2002 – There are several attitudes toward Mac OS X on the Mac Web. Some have become cheerleaders, strong advocates that everyone abandon the classic Mac OS as quickly as possible and jump on the OS X bandwagon. Some even go so far as to recommend you dump all your Classic Mode software and replace it with OS X-native applications.
Some obviously have much bigger budgets than the average low-end Mac user.
Others take a “forward into the past” approach and praise Mac OS 9.2.2 as the culmination of 18 years of Mac OS evolution, bemoan the eventual inability of new Macs to boot into their beloved OS, and see OS X as a threat to what they perceive as the greatest Mac OS ever. (Some System 6 users feel the same way about System 6 vs. System 7.)
Some are obviously content with what they have and see no reason to change.
Neither of these groups will offer realistic advice for those wondering if, when, and how to make the switch. Several writers on the Mac Web, Charles W. Moore and me among them, fall between the extremes. We know and love the classic Mac OS. We generally have older hardware. We could be called power users – the Mac OS is second nature to us.
We represent the large base of Mac users who are wed to Quark Xpress, Claris HomePage, Claris Emailer, or any of a host of other programs that are simply not yet available in OS X-native versions. Some never will be. And some are too costly to upgrade.
We acknowledge the benefits of OS X and look forward to the day when we can make an unqualified migration, but today we switch between being productive with the classic Mac OS we know and mostly love and the new Mac OS that feels different and entices us with stability, better multitasking, the end of out of memory errors, and new applications (iTunes 3 in my case) that don’t run under the classic Mac OS.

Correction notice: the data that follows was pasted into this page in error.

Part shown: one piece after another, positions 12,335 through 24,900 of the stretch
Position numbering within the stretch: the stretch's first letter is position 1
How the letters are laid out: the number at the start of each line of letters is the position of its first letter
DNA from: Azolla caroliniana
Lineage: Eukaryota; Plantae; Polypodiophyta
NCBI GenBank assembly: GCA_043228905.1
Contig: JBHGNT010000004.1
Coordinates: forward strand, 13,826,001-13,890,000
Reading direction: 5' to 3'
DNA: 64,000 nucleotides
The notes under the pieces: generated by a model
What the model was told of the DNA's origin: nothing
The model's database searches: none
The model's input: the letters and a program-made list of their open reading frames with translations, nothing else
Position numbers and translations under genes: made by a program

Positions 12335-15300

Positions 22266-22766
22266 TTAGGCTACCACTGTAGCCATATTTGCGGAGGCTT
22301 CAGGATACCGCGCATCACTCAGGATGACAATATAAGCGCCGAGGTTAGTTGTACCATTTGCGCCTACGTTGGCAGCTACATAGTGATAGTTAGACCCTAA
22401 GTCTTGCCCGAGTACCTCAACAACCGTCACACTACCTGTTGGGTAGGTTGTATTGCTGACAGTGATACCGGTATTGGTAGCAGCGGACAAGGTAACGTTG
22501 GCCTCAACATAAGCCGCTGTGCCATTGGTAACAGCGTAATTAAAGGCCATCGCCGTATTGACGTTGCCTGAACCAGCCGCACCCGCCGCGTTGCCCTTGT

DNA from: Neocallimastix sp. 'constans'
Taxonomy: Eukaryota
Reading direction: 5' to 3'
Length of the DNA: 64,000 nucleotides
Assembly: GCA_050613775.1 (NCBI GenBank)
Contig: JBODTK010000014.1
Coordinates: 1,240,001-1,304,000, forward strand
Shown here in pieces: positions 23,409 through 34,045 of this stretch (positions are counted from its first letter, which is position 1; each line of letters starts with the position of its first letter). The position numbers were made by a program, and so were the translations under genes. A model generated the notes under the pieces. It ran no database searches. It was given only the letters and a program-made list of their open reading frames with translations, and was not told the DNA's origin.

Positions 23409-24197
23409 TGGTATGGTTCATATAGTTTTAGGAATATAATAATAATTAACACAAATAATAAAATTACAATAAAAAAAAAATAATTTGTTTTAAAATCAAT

It will be a long time before I completely abandon my classic applications – if that ever happens. I still have antiquated programs like Microsoft Word 5.1a, Claris Emailer, Claris HomePage,* FileMaker Pro 3.0, Photoshop 5.5, and many others that I don’t see any reason to replace or upgrade. Classic mode will remain a fixture of my Mac OS X experience for a long time to come.
Beyond those, I have QuicKeys, Default Folder, Retrospect Client (for backup), and other utilities I don’t want to invest in upgrading.
Another very real obstacle has been smart copying. Since the System 7.1 days, I’ve used CopyDoubler, followed by Speed Copy, and now CopyAgent to intelligently copy files between drives and between computers. The best feature of these programs was smart copying – they would compare the source and destination and then only copy the files that were different.
The Mac OS isn’t so smart; it will copy everything, simply overwriting existing files and wasting a lot of time. I love smart copying.
As noted above, I love iTunes 3. I finally started using iTunes over the summer, and I really appreciate the control over playlists, the way it handles burning, and almost everything else about iTunes 3. But I have to boot into OS X to use it.
That’s just one way Apple is enticing us to make the Mac OS switch. iPhoto is another, although I have to admit I haven’t even tried it yet. And then there are iCal, iChat, and a few other OS X-only programs.
For me, the biggest enticement is Apple’s new email client with intelligent spam handling. I want to switch to Mail, but the minute I do that I can’t go back. I’ll only be able to access my email in Mail – unless I’m willing to have some available only in OS X, the rest on Mac OS 9 and Classic Mode.